Several months ago I was asked by one of my daughters to support her doing a Detox program. Having never heard of a “Detox” program, I was skeptical and demurred, but after she educated me about the program I decided to join her. There are many different detox diets out there, but the one we chose to follow was called “21 Pounds in 21 Days: The Martha’s Vineyard Diet.” Essentially, the program consisted of “no chewing” for twenty one days. This meant that all nutrients came from vegetable and fruit powders plus two very thin soups. Calories would be decreased, but nutrition would double the value of the recommended diet of five servings of fruit and vegetables each day, so they promised I would not be hungry. A small consolation for such a sacrifice, but challenging!
In return for this dietary ordeal, the program promised the loss of one pound each day plus more physical energy and an increased sense of well being emotionally and spiritually. The authors were so confident of their program that they specified the exact day I would experience a change in body energy, increased emotional calm and spiritual connection. This outcome would be the “detoxing” effect of not chewing. Giving my digestive system a rest would enable my body to throw off wads of “free radicals” that were clogging my systems. Since I was about 20 pounds overweight and had been trying without success to shed my pouch for several years, this seemed like a great payoff. One thing I dislike is old men with “pots” and I had become one! I discounted the emotional and spiritual benefits as hype, but was intrigued nevertheless. I signed on for the whole program—colon, liver and kidney flushes, colonics, Epson salt baths and daily exercise—the whole nine yards.
The short version of a long and intriguing story is that the program worked beyond my expectations. I lost the weight I wanted to. I felt increased physical energy and an overall increase in emotional and spiritual well being on the schedule they said it would happen. But the most important outcome, not promised in the program, is a change in my taste buds. I no longer like most of the foods I used to eat. So, instead of pushing away them away, they no longer compete with a healthy diet, mainly of raw fruits, vegetables and nuts. In my research these are referred to as “living food” and “real food” as distinct from “processed” food (anything that has a list of ingredients on the label. This includes 90% of the contents of most grocery stores). The latter may be the source of obesity and many other health problems, while the former may be an ever present source of optimal health.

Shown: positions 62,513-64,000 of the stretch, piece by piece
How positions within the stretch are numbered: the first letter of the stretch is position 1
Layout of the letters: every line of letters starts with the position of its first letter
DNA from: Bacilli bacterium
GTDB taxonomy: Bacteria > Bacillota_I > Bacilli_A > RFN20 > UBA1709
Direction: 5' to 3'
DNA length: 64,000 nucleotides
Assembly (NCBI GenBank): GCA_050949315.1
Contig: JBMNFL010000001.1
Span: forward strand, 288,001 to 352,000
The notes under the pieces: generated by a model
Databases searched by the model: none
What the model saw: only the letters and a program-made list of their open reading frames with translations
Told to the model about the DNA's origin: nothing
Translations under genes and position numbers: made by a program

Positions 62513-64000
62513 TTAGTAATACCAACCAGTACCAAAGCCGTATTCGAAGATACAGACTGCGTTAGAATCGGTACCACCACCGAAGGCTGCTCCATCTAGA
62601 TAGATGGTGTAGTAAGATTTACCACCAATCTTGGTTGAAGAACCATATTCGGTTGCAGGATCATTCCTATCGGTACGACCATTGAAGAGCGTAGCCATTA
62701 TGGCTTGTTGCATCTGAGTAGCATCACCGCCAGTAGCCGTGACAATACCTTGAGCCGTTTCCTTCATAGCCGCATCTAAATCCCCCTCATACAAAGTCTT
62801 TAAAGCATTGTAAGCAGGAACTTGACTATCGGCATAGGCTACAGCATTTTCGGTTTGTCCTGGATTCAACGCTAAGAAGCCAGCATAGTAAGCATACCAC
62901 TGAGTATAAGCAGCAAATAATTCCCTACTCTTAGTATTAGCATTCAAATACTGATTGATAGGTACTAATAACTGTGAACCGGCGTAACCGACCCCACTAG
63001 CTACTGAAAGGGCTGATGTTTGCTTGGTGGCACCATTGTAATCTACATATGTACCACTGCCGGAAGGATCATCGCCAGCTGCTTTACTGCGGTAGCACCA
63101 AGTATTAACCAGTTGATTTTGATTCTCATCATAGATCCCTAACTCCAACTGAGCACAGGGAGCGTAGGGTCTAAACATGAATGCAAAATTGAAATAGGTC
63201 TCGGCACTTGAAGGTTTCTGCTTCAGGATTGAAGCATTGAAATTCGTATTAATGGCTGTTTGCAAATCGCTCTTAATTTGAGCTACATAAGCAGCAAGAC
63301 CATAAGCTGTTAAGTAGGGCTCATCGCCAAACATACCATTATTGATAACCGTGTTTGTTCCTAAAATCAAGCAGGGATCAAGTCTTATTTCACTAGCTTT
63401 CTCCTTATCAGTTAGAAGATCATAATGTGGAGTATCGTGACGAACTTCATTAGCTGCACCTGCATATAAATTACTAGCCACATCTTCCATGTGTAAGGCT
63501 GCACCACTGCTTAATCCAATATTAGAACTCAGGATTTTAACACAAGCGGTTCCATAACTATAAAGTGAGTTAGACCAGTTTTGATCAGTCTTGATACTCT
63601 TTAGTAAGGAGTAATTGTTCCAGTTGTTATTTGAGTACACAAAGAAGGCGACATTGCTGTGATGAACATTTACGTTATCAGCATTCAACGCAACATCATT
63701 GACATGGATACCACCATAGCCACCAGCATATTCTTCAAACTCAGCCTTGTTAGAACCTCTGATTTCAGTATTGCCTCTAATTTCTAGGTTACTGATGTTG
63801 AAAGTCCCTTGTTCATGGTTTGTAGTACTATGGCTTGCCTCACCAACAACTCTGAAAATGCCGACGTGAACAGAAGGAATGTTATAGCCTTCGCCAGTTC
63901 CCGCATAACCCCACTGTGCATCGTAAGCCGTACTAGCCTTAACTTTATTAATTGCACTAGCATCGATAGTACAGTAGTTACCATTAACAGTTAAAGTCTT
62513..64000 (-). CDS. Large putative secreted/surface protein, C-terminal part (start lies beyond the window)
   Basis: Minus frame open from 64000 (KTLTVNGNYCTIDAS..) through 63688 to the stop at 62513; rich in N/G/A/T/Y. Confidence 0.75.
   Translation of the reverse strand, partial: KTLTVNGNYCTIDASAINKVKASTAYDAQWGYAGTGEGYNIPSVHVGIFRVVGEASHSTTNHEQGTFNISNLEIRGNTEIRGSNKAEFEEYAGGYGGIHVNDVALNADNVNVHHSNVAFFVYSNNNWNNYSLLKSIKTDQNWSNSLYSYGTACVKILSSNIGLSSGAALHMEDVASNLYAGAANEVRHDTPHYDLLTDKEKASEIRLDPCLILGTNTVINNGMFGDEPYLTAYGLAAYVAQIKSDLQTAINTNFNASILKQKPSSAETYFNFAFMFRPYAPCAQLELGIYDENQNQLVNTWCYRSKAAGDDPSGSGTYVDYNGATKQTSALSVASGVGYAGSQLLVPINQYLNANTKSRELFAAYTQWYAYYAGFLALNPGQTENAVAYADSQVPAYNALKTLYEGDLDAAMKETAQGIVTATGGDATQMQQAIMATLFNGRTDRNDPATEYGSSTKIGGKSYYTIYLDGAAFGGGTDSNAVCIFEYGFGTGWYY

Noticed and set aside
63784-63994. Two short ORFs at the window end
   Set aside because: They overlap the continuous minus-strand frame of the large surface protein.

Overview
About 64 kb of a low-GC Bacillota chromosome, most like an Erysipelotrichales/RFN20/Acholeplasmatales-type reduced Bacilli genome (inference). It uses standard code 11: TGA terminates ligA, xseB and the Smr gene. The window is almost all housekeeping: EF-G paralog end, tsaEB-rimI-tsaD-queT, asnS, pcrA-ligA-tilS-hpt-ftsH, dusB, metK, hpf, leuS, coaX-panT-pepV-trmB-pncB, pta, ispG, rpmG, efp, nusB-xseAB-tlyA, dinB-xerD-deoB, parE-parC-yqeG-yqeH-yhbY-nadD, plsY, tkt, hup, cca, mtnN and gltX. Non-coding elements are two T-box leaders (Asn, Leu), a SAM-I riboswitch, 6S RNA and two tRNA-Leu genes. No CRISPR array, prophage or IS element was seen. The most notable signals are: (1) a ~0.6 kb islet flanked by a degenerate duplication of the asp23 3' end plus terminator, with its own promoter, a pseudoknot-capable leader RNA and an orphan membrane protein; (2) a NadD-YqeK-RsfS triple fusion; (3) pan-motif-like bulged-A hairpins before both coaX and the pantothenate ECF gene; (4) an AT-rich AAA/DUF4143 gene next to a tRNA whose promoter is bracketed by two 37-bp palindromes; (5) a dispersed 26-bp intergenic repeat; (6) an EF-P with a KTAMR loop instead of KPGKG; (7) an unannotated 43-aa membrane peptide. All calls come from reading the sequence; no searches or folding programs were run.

So why am I writing about this. Because I have become a fan of healthy eating, with almost as much energy as I had 30 years ago when I started my research on couples. In fact, about 30 years ago I read a book on food and mood but was unimpressed and discounted it. I have never been much interested in food, except whether or not it tasted good. My experience of the Detox process, however, has suggested that diet contributes to mood and behavior, and perhaps to disease prevention and cure.
The implication of this for our work with couples, while obvious, has been overlooked. Is it possible that some of the conflict between partners could be diet related? From my research so far, it seems so. Could a change in diet reduce irritability and contribute to a couple’s sense of well being. I am beginning to think so, so much in fact that in my initial interview with couples I have started asking them what they eat. While I am uninterested in becoming their nutrition coach, I do believe I have a responsibility to the total welfare of my clients. I am proposing to the faculty that we have a dialogue about how we might expand Imago to become a wholistic therapy that focuses on the total well being of couples. This would include what I am calling the “three toxicities” that must be eliminated: negativity from the relationship, free radicals from the body and CO2 from the atmosphere. Not only would be have healthy couples raising healthy children in a healthy society; they would all have healthy bodies and live on a healthy planet. Not a bad vision and achieving it is a challenging and exciting vocation.
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